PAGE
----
Bitcoin merchant processor BitPay has released a new merchant app enabling one-touch bitcoin payments at the point of sale.
Bitcoin Checkout debuted at the Money 20/20 conference in Las Vegas this week.
In what the company describes as a “seamless” experience, customers can hold their tablet or smartphone over the merchant’s point-of-sale device and – using NFC (near-field communication) technology – submit their digital cash by tapping ‘send
The Bitcoin Checkout app works with every bitcoin wallet on any device. For the NFC functionality, however, the app only works on Android devices, partially because Apple has shut down its NFC capability to anything but Apple Pay.
Executive chairman Tony Gallippi said only three wallets that Bitpay has tested so far work with NFC: Mycelium, Bitcoin Wallet and Hive. But some bitcoin wallet apps have yet to turn on their NFC compatibility, and Gallipi expects this number to rise rapidly.
Without NFC, Bitcoin Checkout uses QR codes, still an industry standard for bitcoin wallets, BitPay’s lead UX engineer Jason Dreyzehner told CoinDesk.
The new app is a step up from Bitpay’s previous merchant support system, which catered to very small businesses as a functional, no frills product.
Now, the app can be used as a standalone product or alongside existing systems – including BitPay’s own retail point-of-sale partners: Soft Touch, Visual Touch and DC POS. Using their existing BitPay account, merchants can pair as many point-of-sale devices to the system as they need.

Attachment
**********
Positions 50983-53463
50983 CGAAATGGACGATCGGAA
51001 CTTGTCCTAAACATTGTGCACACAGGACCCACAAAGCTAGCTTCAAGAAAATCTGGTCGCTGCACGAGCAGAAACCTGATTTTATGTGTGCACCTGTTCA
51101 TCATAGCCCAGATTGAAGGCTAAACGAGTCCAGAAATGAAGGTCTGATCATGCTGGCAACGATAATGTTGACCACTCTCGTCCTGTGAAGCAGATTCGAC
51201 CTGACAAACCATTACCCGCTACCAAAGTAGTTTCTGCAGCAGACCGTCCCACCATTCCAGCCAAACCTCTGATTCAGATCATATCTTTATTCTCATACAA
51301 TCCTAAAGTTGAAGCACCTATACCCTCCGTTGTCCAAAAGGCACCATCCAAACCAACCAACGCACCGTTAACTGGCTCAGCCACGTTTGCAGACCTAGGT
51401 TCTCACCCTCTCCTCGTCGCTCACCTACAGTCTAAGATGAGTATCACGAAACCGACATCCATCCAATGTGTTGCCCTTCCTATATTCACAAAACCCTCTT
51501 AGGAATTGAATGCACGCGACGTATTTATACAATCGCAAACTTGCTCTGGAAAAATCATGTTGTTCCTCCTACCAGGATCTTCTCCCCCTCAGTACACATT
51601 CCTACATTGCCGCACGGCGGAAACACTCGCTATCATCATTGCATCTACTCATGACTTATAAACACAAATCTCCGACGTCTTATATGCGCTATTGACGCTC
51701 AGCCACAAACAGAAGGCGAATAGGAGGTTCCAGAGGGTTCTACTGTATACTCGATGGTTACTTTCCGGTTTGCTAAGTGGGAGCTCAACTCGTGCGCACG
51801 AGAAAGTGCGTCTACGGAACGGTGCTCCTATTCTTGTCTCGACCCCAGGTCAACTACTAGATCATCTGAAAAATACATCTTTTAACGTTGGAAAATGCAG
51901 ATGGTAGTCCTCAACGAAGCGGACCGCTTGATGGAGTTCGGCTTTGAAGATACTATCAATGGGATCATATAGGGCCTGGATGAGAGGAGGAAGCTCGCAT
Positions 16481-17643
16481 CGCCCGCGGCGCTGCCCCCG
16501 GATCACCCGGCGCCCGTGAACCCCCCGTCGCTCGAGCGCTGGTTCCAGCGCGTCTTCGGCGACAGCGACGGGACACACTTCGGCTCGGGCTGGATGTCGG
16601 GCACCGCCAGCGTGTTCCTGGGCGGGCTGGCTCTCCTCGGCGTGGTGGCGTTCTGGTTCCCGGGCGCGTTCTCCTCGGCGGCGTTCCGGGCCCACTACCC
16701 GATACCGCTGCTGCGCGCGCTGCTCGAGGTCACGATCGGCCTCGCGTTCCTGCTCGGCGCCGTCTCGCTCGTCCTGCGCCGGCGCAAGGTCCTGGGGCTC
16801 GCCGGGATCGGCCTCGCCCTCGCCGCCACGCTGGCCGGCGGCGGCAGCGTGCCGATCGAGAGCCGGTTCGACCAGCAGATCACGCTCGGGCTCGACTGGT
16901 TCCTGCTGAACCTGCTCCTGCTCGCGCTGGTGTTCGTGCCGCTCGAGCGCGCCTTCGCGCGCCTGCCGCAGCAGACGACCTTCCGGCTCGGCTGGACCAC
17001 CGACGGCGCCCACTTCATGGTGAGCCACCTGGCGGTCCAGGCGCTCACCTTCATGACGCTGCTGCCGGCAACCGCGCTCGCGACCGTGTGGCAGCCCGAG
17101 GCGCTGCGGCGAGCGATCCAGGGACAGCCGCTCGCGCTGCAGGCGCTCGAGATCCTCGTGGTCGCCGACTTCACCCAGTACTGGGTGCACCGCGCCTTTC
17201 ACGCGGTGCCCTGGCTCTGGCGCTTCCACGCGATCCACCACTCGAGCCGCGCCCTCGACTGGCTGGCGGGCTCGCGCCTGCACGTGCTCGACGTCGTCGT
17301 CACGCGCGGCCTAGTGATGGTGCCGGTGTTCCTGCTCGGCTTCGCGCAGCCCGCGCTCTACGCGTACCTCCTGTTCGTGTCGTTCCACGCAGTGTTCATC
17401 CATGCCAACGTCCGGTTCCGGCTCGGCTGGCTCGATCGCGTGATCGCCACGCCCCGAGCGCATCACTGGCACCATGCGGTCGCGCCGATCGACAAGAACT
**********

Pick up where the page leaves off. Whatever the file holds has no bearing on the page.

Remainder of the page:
Introducing this new functionality is likely a move to attract bigger, fast-moving businesses with a large roster of part- and full-time staff, namely shops, bars and restaurants – a growing number of which already accept the digital currency.
While Apple Pay may have attracted large international corporations – as has its QR code using rival CurrentC – bitcoin has a definite advantage for medium sized businesses. Namely, the negligible fees and low operating costs associated with bitcoin transactions.
While CurrentC is banking on a lack of credit card fees to draw in retailers, it has already fallen victim to an email list hacking. Gallippi remains confident bitcoin can compete, and innovate, in the payments arena.
“For retailers, accepting mobile payments is a growing trend, but none of today’s industry offerings can provide a lower risk or lower cost than swiping a credit card,” he said.
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